4. Consider discounting high value-added ancillary services to lower the buyer’s overall cost.
5. Stop objecting to tight schedules and the combined use of digital and offset printing to meet the customer’s requirements.
6. Work with your customers to identify products that contain sensitive or valuable information that is being released in the publications. Remind them that once announcements, financial information, product literature, drawings, schematics, etc. go offshore, they lose all control over the use of, and timing of the release of the information in the printed materials.
7. If you have a union, encourage them to start a new round of “Printed in America” promotions.
8. Remind customers that, as a result of our willingness to send manufacturing offshore, we have created an economic giant – China – that now owns over 40% of our national debt, and the percentage is climbing.
9. Point out the inherent risks of print production in China (language; delays; quality issues; no press inspections; no relationships; no recourse for errors, poor quality, late orders—etc.).
10. Talk to your elected representatives about the trend that is going to harm one of the nation’s few remaining manufacturing industries, and that the printing industry is a major employer in your region. See if there is anything they believe can be done in Washington to help avoid the inevitable loss of jobs.
11. Finally, remember that you are in business to make money (and stay in business), and consider serving as the prime contractor or outsourcing agent to China for a product that you believe or know your customer will be taking offshore. Yes, I know it’s blasphemy. However, if the choice is to lose any profit from the work, or to maintain a decent profit from the work, by serving as a prime contractor and outsourcing the work to a Chinese printer, you may have little choice. Brokers have already learned that there is a significant markup to be made by outsourcing work to Chinese printing companies. Several recent projects point out that brokers can underbid a U.S. printer by sending a job with the required lead-time to a Chinese company, and still make 10-15% profit! In my conversations with buyers that are considering outsourcing to a Chinese company because of the cost savings, the major concern that has arisen is how effectively they will be able to communicate with the producer in China, how they will handle change orders or problems, and whether they will have anybody to complain to if things do not go well. Hopefully, these concerns will convince the buyer to give up any plans to source print in China. However, if they do not, the concerns will remain, and the use of an American printing company with a Chinese partner for some or all of the print production on a project can still save the buyer money (even with a reasonable markup), while providing the desired customer service and security.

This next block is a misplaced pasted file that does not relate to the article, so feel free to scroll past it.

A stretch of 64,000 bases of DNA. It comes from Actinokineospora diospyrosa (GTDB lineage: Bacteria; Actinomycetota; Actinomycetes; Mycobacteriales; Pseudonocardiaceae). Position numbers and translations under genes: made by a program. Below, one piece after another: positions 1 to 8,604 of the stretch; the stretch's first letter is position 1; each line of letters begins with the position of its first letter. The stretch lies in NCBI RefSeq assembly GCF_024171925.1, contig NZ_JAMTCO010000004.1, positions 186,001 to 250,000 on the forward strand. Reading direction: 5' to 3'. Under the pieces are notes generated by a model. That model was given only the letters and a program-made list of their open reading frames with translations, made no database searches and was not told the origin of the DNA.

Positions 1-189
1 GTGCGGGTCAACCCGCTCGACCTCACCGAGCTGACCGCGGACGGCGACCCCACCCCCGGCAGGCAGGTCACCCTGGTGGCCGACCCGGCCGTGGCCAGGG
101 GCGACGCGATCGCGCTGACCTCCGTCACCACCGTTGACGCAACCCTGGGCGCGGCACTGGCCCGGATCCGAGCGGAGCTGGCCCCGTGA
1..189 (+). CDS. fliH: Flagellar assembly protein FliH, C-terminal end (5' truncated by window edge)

Now that the problem appears to be in the forefront, I am certain that there will be a number of articles, seminars, and trade association publications with more (and better) suggestions as to how to begin to address the problem. In the end, the most important factor is not the solution that you choose, but that you analyze how China's print production will affect your company. Once a company analyzes its particular situation and vulnerability, customized solutions combining a variety of methodologies can be developed. Simply doing nothing is no longer an option.
 PIA /GATF has a project that will work with state and federal government print purchasers to prohibit the offshore printing of not only classified, but also sensitive and “Official Use Only” materials. In addition, we will work to increase the percentage preference given to U.S. or in-state printing companies where there is an offshore competitor also bidding. Unfortunately, although state and federal agencies feel they have a legitimate need to control the printing of their publications, due to both the potentially sensitive nature, and the fact that tax dollars are being spent, legislators have a difficult time justifying the same type of restrictions for private sector purchases.
Copyright © 2005 Frederic G. Antoun, Jr.